Picking a wedding photographer is second to nailing down the vision of your wedding. You want your vision’s aesthetics to match with the photographer’s so that your wedding album five, ten, twenty, fifty years down the line maintain the exact air of what it was like to be at the significant day.
When I was trying to pick my wedding photographer, I ran into a few road blocks. I kept falling in love with the people, the weddings and the dresses I saw within the picture and would otherwise dismiss a photographer if the bridesmaids were wearing green or if the wedding was too shabby-chic for my taste.
After emailing about ten different wedding photographers asking for prices and some extra info – and sufficiently getting a bit overwhelmed as to how to match a price to an aesthetic – a former bride gave me a great piece of advice:
Make sure you are paying attention to the photographer’s style and talent, not whether or not you like the bride’s dress. Separate the style of the actual wedding being photographed from the photographer’s personal aesthetic and taste.
Well, that helped a lot. I began looking at photographers for their work versus the over-the-top amount of pink that one bride decorated her tables with.
Then, comes the budget. My wedding photographer was the first thing I really did some research on (other than my dress). It was hard to ascertain how much I should really spend on a wedding photographer. Prices vary so much for each vendor so it really comes down to what you want to put into each aspect of your wedding.
I felt it best to create an entire budget – a rough draft budget – of what I wanted to spend on each vendor before committing to any which one. This helped me see the bigger picture and helped me hone in on how much I wanted to spend on a wedding photographer versus a florist. If I spent a little more on one vendor, I would subtract a little from a different vendor’s budget that I wasn’t as passionate about.
At this stage, an overwhelming veil hovered about. When creating an entire rough draft budget for your wedding, it feels like you are planning your entire wedding in one swoop – and in a way, you are. The research I did to create my big-picture budget showed me how much I wanted to spend on each vendor and which led me to find most of my vendors along my research path. After that, it was just a matter of securing each one by one – one pop at a time. Overwhelming at first, significantly easy later.
A few budget questions to ask your photographer:
- If your photographer is traveling out of their home city to your wedding, what is the travel fee? Do you need to provide lodging?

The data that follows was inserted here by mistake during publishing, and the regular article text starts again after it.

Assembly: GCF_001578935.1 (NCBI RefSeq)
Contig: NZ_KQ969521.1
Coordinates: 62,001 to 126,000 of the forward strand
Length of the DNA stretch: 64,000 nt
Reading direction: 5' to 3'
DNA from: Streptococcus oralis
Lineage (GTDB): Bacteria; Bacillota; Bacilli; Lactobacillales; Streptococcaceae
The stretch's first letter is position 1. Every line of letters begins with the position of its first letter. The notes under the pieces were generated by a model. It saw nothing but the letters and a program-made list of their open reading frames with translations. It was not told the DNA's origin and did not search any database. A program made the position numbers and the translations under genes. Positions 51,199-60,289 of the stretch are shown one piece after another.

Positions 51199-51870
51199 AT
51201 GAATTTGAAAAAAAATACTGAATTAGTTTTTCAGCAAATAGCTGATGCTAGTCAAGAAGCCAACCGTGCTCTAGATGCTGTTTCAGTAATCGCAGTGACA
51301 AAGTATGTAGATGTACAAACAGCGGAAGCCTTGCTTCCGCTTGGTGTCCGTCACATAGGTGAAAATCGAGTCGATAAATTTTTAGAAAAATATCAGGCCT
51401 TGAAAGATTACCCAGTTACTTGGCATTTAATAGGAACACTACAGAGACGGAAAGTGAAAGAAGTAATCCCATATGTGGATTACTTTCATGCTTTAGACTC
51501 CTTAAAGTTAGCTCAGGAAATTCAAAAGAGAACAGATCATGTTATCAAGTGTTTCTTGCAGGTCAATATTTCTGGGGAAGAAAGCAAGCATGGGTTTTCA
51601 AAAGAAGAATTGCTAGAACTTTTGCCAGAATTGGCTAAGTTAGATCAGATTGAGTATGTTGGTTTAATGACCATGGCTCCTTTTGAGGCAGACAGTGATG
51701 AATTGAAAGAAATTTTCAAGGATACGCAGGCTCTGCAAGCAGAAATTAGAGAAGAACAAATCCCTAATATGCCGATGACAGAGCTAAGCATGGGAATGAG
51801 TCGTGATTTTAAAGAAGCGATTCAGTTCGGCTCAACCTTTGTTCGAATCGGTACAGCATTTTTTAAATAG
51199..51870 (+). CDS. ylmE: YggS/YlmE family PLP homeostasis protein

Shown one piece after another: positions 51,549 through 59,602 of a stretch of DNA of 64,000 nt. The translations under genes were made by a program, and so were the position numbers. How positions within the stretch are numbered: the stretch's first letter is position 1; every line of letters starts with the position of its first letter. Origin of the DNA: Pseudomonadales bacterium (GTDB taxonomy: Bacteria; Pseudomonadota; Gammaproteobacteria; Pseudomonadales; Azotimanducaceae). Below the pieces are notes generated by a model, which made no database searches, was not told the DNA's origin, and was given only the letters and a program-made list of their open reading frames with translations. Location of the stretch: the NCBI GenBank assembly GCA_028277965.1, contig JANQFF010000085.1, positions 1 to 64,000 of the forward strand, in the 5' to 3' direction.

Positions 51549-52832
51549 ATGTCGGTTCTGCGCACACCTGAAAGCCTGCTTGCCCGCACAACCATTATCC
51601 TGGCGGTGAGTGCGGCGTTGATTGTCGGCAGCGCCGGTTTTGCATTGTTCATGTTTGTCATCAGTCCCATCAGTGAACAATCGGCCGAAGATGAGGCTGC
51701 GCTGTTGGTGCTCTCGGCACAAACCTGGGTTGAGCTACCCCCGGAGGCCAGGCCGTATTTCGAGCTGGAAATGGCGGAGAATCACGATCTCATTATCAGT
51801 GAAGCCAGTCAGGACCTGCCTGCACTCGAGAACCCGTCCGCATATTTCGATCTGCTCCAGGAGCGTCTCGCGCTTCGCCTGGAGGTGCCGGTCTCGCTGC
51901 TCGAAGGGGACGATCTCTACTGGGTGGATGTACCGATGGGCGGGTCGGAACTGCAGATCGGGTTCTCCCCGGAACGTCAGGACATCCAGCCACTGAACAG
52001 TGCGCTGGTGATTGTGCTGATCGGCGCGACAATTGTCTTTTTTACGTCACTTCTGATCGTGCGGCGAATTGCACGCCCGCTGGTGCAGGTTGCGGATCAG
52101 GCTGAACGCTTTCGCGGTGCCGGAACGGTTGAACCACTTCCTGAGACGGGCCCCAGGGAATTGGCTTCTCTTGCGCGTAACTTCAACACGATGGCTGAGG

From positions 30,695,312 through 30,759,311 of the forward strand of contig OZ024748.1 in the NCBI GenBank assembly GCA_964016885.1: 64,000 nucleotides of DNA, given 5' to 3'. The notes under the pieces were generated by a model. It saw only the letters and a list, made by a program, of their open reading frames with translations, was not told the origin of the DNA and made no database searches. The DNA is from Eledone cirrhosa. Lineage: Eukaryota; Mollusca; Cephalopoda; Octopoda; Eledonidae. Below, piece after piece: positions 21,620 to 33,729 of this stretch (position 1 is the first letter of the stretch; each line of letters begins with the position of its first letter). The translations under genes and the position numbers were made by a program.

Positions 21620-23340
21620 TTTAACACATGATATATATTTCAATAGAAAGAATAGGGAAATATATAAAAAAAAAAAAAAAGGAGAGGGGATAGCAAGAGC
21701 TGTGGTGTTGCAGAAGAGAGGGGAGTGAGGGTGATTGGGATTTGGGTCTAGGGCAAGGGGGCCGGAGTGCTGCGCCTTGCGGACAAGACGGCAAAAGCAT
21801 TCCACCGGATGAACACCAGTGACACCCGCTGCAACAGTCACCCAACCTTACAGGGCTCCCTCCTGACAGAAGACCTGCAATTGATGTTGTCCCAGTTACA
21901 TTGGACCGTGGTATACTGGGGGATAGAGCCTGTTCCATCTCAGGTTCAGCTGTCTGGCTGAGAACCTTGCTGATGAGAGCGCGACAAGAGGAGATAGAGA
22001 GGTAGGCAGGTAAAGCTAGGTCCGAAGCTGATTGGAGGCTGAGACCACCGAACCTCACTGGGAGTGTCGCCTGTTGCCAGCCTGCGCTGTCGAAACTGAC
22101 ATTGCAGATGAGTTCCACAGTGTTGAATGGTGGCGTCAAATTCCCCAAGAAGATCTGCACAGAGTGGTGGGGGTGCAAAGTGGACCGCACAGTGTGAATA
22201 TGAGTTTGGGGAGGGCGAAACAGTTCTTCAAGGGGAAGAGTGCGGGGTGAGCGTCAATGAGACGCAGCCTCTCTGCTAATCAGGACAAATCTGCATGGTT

- How early in advance do you need to pay the deposit?
- Do you need to provide a meal the day of the wedding?
- Do they provide the prints and if so, what is the print budget?
Now, with my eye trained towards the photographer’s aesthetic and my budget in hand, I was able to narrow it down so fast that my choice seemed so naturally obvious for both Adam and me as a couple.
As you saw, from ENGAGEMENT PHOTOS, Jamie Street from Rad & In Love will be shooting our wedding. But just to be entirely sure you have chemistry with your photographer and you like how they photograph YOU and your fiance specifically, always schedule an engagement photo session.
It may seem like a waste of money – but think of it as a trial run, not only to see if you and your photographer mesh in person and that you love how they capture you and your fiance, but also to get comfortable being photographed while being all lovey-dovey. It doesn’t come as naturally as you might expect.
So, a quick few tips:
- Look through 3-5 wedding albums for each photographer you are considering. Always keep in mind – if you don’t like some of their photos, is it the couple’s taste you don’t like or the actual photographer’s style? To keep that distinguishable, find weddings on wedding blogs that you like and then look at which photographer they used.
- Do your research on what kind of style you want your engagement/wedding photos to reflect – and how that style is a reflection of you two as a couple.
- Send photos of other engagement shoots/wedding albums you admire to your photographer – this is the best way for him/her to understand your vision.
- Remember – your engagement and wedding photos are for YOU! For our engagement session, Adam and I wanted to take really intimate photos for the two of us and then wanted more formal photos to send out to family, so that is what we did!
- Have fun! And try not to be as nervous as I was, k?
Did I miss anything?
Photography by Rad & In Love